The nation lacks both territory and natural resources – contrasted to Zambia.  At independence  from Britain in 1965, one year after Zambia, the nation was poverty stricken and laded with disease – malaria, high unemployment with virtually little room for FDI and with a GDP per capital of USD$320 to over USD$60,000 (2014) [6]. In the late 1960s and early 1970s, Singapore produced a highly skilled labour force to cope with the booming electronics sector that included manufacturing of computer parts, peripherals and software which they exported to other world markets (ibid). The success of this was the establishment of a manpower Training Unit mandated to focus on industrial training.

The Manpower Training Unit initiative was supplemented by a Skills Development Fund which provided Singaporeans with the right kind of training for specialised jobs in the electronics and engineering sectors. To further augment the exchange of knowledge and skills, young Singaporean workers were drawn into apprenticeship programmes through the overseas Training Programme and Joint Government Training centres with international partners such as Tata of India, Phillips of Holland and Rollei of German. This unique partnership approach to workforce training has been heralded as the first of its kind towards Singapore’s investment promotion programme.

So how did a nation without natural resources make the quantum leap from third to first world? This offers many lessons. The main resource of a nation is not so much as its natural resources, rather it is the people. In describing the driving force behind Singapore’s economic success, the country’s former Prime Minister Lee Kuan Yew says “The quality of a nation’s manpower resources is the single most important factor determining national competitiveness”. He adds that “There is no reason why third world leaders cannot succeed…., if they can maintain social order, educate their people…” [7].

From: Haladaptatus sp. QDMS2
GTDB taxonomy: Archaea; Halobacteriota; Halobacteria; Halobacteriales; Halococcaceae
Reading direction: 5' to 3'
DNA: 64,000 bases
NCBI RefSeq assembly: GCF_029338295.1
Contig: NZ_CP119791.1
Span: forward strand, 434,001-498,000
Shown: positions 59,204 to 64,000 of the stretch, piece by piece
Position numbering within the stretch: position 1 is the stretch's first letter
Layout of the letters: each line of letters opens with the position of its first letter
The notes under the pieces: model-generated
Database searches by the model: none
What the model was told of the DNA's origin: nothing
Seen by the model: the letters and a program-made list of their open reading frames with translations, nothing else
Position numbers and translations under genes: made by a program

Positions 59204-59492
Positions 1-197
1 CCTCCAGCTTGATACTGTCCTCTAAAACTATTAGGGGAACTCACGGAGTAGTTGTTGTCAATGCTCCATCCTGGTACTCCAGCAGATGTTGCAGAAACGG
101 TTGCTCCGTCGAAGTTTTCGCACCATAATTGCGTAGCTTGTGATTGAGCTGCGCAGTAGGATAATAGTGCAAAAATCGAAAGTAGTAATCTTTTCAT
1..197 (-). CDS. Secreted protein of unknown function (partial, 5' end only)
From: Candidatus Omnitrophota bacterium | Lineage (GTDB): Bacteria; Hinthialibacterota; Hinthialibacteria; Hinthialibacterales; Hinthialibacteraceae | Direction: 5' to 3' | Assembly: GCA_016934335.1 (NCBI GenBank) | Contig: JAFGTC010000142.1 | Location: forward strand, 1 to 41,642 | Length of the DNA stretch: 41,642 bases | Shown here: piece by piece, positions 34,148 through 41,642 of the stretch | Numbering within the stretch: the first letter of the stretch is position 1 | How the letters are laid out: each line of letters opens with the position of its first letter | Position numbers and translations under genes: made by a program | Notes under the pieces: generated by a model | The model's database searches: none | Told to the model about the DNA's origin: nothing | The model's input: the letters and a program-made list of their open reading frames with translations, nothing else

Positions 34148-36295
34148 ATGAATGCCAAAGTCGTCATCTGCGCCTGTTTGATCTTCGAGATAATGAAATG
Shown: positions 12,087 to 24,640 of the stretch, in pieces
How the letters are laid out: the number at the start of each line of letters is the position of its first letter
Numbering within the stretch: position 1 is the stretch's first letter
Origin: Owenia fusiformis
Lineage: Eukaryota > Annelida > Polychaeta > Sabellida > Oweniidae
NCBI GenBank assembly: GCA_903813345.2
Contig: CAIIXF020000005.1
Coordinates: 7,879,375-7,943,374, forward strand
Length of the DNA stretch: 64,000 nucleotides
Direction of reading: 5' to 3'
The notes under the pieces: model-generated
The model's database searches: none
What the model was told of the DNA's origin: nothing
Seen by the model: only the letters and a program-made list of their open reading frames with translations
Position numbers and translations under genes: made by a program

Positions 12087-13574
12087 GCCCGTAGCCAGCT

As Zambians, we can draw a lot of encouragement from this success story especially that we have both territory and natural resources which Singapore lacks. While we continue to build more schools, and articulate meticulously tailored educational policies, we should also ensure that no Zambian fails to complete their education because of inability to pay tuition fees. There is a lot of Zambians on our streets who have not been able to complete the education journey simply because of lack of sponsorship. This is rather regrettable if not shameful. The state and private sectors should join hands with our international cooperating partners to help secure sponsorship of our population at various educational levels if that will help in the short term.

 [This edition concludes Fifty Years of Independence – Education and insights. The next spread focuses on the economy]


[1] Arend, M.(nd). How Did Malaysia Do That?

[2] Snodgrass, D.R. (nd). Successful Economic Development in a Multi-Ethnic Society: The Malaysian Case.

[3] Malaysia: An economy Transformed. p66 Retrieved on 19/08/2014 at

[4] Arif, M. and Abubakar, S. (nd). Strengthening Entrepreneurship in Malaysia.

[5] Gangopadhyay, A.(Dec, 2013). Malaysia Misses a Lesson on Economic Development..

[6] History of Singapore’s Economic Development. Retrieved on 19/08/204 at

[7] Calestons, J.(2013). “Development: Learning from Singapore’s Lee Yew.


Elarm Chalusa